Illustration

Learning Objectives

  • Describe techniques for illustrating a point

Illustration is a rhetorical style that uses examples to support the thesis or main idea of a paragraph or essay. Don’t confuse illustration with the use of pictures, although we will be discussing later how visual images can be used effectively in multimedia writing. Illustration is most often used at the paragraph level to help illustrate or support a point, but you may also encounter illustration essays of various types in your college courses.

A diagram showing how three examples together can lead to the point.

Figure 1. More often than not, the style of illustration is used at the paragraph level of essay writing.

In an illustration essay or a paragraph that employs illustration, your focus is on using examples that are relevant and strong to your argument and appropriate for your audience.

NOTE: You may find that when you’re writing about your examples you wind up with very choppy paragraphs. To avoid this, combine examples that are related and relevant to one another.

The point of any illustration assignment is for the writer to assert an overall observation and back up that assertion with evidence-based examples. Like other rhetorical modes, it can be simply informative—providing a neutral presentation of information for readers to use to draw their own conclusions, or it can be argumentative—providing a stance or point of view on the topic. The key to organizing the overall essay is to decide on categories of main ideas that are needed to provide a comprehensive overview of the topic.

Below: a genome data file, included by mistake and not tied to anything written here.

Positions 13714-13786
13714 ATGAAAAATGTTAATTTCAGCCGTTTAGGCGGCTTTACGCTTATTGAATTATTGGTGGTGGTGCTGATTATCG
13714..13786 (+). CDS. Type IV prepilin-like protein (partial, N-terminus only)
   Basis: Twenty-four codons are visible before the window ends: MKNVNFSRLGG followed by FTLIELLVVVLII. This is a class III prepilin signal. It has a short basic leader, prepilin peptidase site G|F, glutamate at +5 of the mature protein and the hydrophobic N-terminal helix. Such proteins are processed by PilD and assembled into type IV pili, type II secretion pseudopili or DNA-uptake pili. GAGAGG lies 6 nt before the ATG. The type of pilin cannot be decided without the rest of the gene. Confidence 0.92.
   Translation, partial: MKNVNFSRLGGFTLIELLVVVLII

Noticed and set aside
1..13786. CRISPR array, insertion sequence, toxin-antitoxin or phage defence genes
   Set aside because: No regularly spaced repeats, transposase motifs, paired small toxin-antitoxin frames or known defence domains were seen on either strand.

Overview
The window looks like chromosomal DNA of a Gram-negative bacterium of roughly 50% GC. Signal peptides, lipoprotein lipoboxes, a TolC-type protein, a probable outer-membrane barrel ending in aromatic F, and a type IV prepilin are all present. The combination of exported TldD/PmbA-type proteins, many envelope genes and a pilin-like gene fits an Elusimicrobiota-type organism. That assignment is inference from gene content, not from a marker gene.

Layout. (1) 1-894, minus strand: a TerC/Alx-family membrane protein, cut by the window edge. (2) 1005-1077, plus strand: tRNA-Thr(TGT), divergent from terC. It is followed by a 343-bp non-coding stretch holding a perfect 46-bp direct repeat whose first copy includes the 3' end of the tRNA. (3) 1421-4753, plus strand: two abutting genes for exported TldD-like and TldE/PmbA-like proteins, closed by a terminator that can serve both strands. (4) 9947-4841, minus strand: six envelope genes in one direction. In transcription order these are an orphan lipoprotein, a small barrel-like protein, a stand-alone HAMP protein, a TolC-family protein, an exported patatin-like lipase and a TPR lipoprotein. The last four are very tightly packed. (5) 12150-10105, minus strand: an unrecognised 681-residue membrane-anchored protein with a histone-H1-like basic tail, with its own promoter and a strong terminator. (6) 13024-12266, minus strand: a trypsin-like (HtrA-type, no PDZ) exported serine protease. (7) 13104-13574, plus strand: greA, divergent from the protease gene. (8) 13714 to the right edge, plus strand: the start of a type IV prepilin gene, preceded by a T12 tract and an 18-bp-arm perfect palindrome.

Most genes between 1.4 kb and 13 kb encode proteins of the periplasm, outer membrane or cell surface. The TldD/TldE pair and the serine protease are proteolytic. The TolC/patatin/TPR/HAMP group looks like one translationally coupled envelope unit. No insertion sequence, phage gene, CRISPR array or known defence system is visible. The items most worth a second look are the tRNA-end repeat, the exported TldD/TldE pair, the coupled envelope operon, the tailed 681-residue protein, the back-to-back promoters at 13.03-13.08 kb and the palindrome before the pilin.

An Illustrative Thesis

The thesis statement for an illustration essay should convey the main point and suggest why further clarification or development of a deeper understanding of the topic is necessary or important.

Examples:

  • The over-reliance on social media and texting has created an environment where people feel comfortable sharing critical feelings they would have previously kept to themselves.
  • Many of today’s popular movies rely on excessive gore and violence to entertain audiences which could explain why book adaptations are more violent than the original text.
  • If money is no object, then a vacation to the Kanaapali Shores Beach Resort will satisfy a tourist’s paradise dream.

Using scientific studies, experts in a particular field, statistics, historical events, current events, analogies, and personal anecdotes are all ways in which a writer can illustrate a thesis. Ultimately, you want the evidence to help the reader “see” your point, as one would see a good illustration in a magazine or on a website. The stronger your evidence is, the more clearly the reader will consider your point.

Using evidence effectively can be challenging, though. The evidence you choose will usually depend on your subject and who your reader is (your audience). When writing an illustration essay, keep in mind the following:

  • Use evidence that is appropriate to your topic as well as appropriate for your audience.